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Linking Leaders, host of invitation-only roundtable forums for clinical trial executives, has witnessed the rapid advancement of quality approaches supporting modern clinical trials.
Edited by: Lesly Atlas and Pam Sobotka, Linking Leaders, LLC
Contributors (pictured from left): Arti Bajpai, President, CQI Consulting, Compliance and Quality Integration; Deborah Driscoll, Vice President, Quality Assurance, Pfizer, Inc.; David Fryrear, Senior Director, GCP Operations and Pharmacovigilance Compliance, AbbVie; Cheri Wilczek, President, ClinAudits, LLC
Linking Leaders, host of invitation-only roundtable forums for clinical trial executives, has witnessed the rapid advancement of quality approaches supporting modern clinical trials. Quality professionals are in the process of transitioning to the role of quality leaders with specific capabilities to initiate and support Quality by Design (QbD) principles, as they currently have or will acquire skills and experience to bring added value to QbD and Quality Risk Management (QRM) approaches to clinical trials. Historically, the Quality Assurance (QA) organization has been viewed as a separate, independent auditing entity. Across the clinical development enterprise, the mindset is shifting from one of “quality as a rule” to one of “quality as a culture” where compliance is assured as part of the overall quality management and where quality and compliance is everyone’s responsibility. In addition, quality professionals, regardless of whether they have quality or compliance titles, should work together with Operations professionals to embed QbD in clinical development and clinical trials execution from study planning through completion. Rather than be an identifier of retrospective problems, QA must position itself as a bridge to solutions. Linking Leaders asked several key QA professionals for their perspective on how the role of the quality professional is being re-defined as a catalyst for the transformation of the design and execution of the modern clinical trial.
Linking Leaders: What do you feel are the fundamental skills of the quality professional in the current environment, and how must these evolve to support and ensure success in the future?
Fryrear: Since 2007, the expectations for quality in clinical trials have evolved rapidly. The concept that was emerging at that time, being advanced most strongly by FDA and EMA, was leveraging approaches to quality in clinical trials that were traditionally seen in manufacturing. These are the principles of a quality management system (QMS), such as those found in ICH Q10, and quality risk management. The clinical trial enterprise did not embrace these early on and, in many cases, it was a mix of befuddlement or dismissiveness that these truly only applied to manufacturing. After a few high profile regulatory agency enforcement actions and rejections of products due to quality questions, the industry started to take this seriously. The problem has been that you can’t just flip a switch and have QMS and QRM experts in clinical QA, nor is it a successful strategy to simply apply solutions developed for manufacturing. The new clinical quality professional needs to have developed those skills and be able to apply them in the context of clinical research across all contributing disciplines, e.g., stats, data management, laboratories, etc. The QMS elements—CAPA, change management, etc.—are essential.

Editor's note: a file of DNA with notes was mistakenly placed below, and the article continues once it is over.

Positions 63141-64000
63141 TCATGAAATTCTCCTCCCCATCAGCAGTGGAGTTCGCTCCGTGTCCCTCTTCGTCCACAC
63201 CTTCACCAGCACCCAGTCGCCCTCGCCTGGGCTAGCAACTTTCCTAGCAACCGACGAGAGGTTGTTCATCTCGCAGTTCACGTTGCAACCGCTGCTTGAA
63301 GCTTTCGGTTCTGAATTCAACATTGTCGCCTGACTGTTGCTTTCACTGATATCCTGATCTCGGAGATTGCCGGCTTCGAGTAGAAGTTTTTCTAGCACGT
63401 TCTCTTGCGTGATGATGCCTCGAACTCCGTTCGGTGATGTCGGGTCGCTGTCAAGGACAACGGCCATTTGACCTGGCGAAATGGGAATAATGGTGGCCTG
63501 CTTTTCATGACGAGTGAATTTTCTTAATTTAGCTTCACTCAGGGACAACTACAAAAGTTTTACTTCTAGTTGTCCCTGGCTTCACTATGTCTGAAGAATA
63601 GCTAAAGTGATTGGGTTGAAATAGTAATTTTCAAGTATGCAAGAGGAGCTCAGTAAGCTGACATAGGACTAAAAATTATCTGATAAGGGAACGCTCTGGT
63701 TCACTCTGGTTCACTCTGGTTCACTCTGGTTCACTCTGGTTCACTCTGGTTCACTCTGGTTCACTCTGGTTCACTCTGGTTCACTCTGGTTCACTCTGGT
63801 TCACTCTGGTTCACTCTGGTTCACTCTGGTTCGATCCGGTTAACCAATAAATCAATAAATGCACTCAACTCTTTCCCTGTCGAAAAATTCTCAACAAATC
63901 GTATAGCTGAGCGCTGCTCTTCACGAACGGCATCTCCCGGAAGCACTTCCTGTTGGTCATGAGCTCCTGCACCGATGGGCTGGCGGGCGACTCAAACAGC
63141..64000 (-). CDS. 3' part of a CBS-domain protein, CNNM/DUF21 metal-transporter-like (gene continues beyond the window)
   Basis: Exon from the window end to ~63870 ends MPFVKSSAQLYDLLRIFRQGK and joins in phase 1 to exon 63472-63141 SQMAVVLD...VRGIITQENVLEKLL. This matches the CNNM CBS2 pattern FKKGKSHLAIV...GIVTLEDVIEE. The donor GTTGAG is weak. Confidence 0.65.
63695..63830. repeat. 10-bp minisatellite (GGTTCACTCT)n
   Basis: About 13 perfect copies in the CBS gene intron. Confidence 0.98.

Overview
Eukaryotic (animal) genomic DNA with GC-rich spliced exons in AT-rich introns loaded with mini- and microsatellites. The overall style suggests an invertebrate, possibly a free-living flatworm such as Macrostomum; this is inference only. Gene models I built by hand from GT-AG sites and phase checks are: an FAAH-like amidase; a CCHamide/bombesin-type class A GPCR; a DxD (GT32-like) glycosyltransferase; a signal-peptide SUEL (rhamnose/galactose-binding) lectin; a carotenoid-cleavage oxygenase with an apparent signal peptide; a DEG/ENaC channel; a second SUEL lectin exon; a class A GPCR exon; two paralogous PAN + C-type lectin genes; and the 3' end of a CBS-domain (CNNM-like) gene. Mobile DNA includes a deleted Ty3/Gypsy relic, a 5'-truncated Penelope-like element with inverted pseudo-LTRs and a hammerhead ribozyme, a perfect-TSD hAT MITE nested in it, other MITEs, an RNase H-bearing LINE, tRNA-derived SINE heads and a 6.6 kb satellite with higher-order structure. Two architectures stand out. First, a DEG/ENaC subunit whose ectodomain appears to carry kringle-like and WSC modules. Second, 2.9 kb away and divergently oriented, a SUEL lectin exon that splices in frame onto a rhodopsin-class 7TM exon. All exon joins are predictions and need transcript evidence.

Wilczek: In addition to the obvious high level of proficiency with current GxPs, the current regulatory environment requires a quality assurance auditor to possess fundamental interpersonal skills of diplomacy, persuasion, tactfulness, and influence. With the change of regulatory requirements around the world mandating QbD and a risk based approach, it is essential that the auditor’s role evolve to meet those demands. Additional needed skills include the ability to analyze data, understand RCA and CAPA processes and outcomes, and an ability to drive continuous process improvement. Auditors will need to be able to identify risk and failure points within a system and process, establish a solution, and the conduct of error analysis. They will need to see patterns and learn from trends and ensure proper escalations. Providing real time feedback to the stakeholders will be an important function of the evolving role of the auditor.